The third season of Westworld has already proven to be drastically different from what I’m sure many were expecting. Season 3 so far, has been able to build upon each episode in the best possible way, following up a phenomenal episode in Episode 4, with, at the very least, a bold, different and experimental episode that I had never expected from this show and was excited and appreciative that the creators decided to do something different with (the whole Genre aspect), even if the episode seemed to dial the story to a whole new extreme. Following up from that extreme in the last episode, ‘Decohernece’ starts with a conversation between Serac and Maeve, where Maeve explains she needs help in order to succeed, to which Serac is willing to help but makes clear failure is not an option again. In the real world, Charlotte feels the net closing in on her as Serac’s takeover of Delos is almost complete and she finally decides her priorities, whilst William is resistant on any therapy leading to a new form of therapy that forces him to deal with his inner demons.
Season 3 of Westworld is a totally new show, this isn’t the first time I have said this, and I can promise it won’t be the last. Because of that, it’s quite hard to separate the episode from the season and the overall arc, following up from last week’s episode, everyone’s profile has been released to them, leading to complete disorder. And, so everything seems so minuscule in comparison, because by releasing all the profiles, it puts the audience in a position where it feels as though we haven’t explored enough of the real world (which is now in shatters), and we don’t really care about the hosts’ world because we haven’t been there for a whole season. The entire Nazi sub-plot is completely useless, and I much rather have had Maeve in her first setting, interacting with characters that are no longer needed, like Teddy or Clementine. And, so any episode that doesn’t deliver strides in story seems unimportant, and it is hard to make strides in the story when the season has put Dolores and Caleb at the core and in the position of leading the charge (and as a result, leading the story) by having them leak the profiles. Now, that in no way means I didn’t like the episode, because I really did, I just feel as though by the profiles being released in the last episode, it catapulted Caleb’s and Dolores’ story, and as a result gave their story more of a weight and importance and thus it delivered a blow to the balance of the show. So, showing the audience an episode that doesn’t have Caleb and Dolores in, makes the episode not seem as important because Maeve’s and William’s story no longer feel as though they have the same weight as Caleb’s and Dolores’.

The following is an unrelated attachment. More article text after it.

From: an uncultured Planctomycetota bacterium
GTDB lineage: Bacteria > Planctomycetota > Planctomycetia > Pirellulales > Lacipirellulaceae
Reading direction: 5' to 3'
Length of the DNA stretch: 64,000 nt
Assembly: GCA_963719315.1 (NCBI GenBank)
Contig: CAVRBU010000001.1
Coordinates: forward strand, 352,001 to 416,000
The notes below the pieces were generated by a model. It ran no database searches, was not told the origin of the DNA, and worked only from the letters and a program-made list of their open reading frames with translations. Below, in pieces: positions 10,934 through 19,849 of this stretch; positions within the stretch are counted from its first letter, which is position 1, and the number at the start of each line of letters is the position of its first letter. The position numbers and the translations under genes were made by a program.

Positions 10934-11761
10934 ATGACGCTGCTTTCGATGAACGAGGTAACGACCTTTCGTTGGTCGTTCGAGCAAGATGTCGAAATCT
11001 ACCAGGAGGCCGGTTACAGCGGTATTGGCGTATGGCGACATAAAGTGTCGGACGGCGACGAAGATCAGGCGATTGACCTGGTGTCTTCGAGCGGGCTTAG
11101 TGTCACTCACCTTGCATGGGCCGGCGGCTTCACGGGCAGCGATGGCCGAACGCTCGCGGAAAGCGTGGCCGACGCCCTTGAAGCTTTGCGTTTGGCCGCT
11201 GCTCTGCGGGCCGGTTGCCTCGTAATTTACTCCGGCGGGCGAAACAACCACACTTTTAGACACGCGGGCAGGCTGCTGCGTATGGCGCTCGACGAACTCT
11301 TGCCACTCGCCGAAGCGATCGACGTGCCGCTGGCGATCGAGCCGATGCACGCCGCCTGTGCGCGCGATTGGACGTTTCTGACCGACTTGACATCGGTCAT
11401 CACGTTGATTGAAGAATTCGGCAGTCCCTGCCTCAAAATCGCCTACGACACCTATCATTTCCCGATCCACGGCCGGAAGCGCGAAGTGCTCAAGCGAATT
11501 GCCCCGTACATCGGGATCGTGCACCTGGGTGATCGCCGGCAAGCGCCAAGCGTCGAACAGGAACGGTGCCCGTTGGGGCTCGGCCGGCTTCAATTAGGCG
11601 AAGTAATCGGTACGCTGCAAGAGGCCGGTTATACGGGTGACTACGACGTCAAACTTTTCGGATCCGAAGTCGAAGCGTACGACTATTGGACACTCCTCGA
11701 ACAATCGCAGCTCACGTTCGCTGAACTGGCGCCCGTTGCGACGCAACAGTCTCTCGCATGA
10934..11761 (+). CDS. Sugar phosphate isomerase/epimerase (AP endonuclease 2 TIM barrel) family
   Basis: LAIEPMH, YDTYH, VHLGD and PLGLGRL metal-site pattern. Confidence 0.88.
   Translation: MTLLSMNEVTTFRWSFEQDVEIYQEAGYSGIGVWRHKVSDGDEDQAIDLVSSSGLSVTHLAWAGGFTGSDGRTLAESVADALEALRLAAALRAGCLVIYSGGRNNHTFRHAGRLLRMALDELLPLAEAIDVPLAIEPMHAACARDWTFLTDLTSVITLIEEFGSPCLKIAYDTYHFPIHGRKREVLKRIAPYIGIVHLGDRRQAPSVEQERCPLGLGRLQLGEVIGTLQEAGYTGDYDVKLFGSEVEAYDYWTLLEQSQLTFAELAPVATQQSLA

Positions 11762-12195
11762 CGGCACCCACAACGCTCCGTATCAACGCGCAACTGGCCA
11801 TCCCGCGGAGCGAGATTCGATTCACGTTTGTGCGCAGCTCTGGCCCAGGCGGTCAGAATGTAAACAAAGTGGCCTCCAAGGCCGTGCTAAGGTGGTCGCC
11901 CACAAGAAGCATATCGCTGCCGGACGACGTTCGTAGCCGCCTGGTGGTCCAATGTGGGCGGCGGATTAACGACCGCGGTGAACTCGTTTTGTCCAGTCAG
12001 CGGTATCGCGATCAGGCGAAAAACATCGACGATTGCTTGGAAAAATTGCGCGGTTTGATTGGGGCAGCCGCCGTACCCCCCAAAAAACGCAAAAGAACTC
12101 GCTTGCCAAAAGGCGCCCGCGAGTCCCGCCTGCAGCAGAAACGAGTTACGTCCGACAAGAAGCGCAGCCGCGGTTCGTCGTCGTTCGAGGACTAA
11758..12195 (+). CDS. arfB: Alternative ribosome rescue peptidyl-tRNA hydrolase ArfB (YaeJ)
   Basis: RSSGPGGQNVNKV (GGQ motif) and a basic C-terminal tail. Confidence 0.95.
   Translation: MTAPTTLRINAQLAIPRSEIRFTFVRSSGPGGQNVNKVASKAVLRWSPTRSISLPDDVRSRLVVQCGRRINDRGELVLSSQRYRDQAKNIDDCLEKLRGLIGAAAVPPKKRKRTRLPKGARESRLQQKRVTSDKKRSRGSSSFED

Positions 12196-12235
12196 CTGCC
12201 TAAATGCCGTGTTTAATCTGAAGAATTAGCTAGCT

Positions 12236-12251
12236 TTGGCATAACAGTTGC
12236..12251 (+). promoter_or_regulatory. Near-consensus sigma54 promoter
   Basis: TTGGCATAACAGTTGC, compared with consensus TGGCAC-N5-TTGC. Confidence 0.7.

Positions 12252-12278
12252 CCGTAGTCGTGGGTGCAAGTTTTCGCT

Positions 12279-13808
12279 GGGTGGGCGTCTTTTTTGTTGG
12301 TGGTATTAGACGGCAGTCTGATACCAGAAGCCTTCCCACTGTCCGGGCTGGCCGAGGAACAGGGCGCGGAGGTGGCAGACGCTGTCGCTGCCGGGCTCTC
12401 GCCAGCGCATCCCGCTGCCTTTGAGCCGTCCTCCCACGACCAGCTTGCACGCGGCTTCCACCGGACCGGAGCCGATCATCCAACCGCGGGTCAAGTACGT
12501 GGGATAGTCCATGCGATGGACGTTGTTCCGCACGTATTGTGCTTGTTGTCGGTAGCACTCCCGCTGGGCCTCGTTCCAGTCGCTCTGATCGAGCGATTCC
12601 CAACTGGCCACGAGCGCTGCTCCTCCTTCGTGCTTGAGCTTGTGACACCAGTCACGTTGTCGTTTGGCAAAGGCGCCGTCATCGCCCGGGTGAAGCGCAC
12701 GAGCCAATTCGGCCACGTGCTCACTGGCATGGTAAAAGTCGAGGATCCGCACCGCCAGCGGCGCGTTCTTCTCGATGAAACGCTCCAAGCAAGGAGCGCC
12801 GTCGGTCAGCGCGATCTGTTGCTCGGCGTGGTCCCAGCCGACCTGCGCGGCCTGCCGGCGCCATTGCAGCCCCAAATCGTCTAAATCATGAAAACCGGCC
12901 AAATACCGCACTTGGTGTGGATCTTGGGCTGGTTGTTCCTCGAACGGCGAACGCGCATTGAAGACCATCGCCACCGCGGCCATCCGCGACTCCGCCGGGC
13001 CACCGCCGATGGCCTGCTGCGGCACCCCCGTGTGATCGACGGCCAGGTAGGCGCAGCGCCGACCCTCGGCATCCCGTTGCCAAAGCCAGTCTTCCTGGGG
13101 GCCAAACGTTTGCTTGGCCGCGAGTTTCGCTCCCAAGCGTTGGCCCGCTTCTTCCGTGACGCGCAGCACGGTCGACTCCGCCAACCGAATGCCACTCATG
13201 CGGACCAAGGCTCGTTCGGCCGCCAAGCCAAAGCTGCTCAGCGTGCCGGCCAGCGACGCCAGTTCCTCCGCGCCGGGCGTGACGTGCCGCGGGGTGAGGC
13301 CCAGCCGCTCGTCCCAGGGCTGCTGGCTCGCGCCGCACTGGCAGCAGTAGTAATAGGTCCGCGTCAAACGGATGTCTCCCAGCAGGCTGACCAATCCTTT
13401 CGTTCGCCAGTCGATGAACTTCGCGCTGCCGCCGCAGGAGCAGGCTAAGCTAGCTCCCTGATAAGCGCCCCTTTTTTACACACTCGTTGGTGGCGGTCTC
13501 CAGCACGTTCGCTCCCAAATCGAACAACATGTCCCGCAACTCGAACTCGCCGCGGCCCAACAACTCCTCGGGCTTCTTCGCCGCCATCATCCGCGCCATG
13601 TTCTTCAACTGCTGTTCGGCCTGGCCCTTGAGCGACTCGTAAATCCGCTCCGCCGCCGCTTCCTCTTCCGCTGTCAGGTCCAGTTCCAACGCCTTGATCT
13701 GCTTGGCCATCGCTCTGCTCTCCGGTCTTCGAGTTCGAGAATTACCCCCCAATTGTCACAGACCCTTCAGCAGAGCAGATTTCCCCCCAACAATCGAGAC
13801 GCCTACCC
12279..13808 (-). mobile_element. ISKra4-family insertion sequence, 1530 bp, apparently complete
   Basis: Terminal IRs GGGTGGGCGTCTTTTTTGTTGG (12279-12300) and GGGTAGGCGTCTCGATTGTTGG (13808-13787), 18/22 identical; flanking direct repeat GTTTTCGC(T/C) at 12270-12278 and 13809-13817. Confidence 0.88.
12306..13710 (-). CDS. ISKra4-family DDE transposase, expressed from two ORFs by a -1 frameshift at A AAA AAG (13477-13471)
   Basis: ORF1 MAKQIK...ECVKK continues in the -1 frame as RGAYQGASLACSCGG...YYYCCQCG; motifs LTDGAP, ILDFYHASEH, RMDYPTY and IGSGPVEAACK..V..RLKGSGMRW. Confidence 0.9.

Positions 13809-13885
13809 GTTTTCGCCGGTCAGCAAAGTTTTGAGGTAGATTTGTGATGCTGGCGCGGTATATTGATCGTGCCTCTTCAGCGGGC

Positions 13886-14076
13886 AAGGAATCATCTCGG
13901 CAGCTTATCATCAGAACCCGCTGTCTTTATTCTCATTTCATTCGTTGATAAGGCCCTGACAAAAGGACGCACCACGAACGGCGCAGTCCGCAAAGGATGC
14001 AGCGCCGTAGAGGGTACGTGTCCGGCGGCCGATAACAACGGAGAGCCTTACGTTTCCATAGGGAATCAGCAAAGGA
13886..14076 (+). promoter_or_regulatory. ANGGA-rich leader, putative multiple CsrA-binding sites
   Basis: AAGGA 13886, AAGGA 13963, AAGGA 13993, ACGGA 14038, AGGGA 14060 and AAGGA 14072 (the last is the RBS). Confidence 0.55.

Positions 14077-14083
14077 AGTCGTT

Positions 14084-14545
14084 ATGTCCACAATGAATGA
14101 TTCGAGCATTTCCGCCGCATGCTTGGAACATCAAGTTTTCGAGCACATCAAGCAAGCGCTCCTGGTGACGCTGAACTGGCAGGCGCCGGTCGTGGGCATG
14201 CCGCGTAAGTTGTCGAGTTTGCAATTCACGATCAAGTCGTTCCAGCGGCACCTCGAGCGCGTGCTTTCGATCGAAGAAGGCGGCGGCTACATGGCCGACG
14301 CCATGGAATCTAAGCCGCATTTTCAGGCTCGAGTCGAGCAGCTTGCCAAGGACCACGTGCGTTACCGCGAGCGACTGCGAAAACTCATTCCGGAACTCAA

But, I really did enjoy the episode, William steals the show in every scene he is in, and having his arc play out the way it did was phenomenal. I loved the group therapy session he had with past versions of himself, and I was delighted that Jessi Simpson returned to play a younger version of William, because I felt he was fantastic in that first season. I also quite liked, how the entire episode in some way reflected what the season has been attempting to showcase, in the group therapy session, William asks himself if ‘he chose his life’, bringing back into full circle this idea of free will. Furthermore, I loved the strides taken with Charlotte, and the scene she shares with Dolores over the phone in which she reminds herself that she has a job to do, and as such she doesn’t need to care about the family she has been attached to, yet as the episode draws it becomes clear she makes a decision that she wants to save the family, even though in theory these people mean nothing to her. And of course, the idea of free will is linked nicely with Maeve, when she asks Dolores, ‘what choice do I have but to fight you’.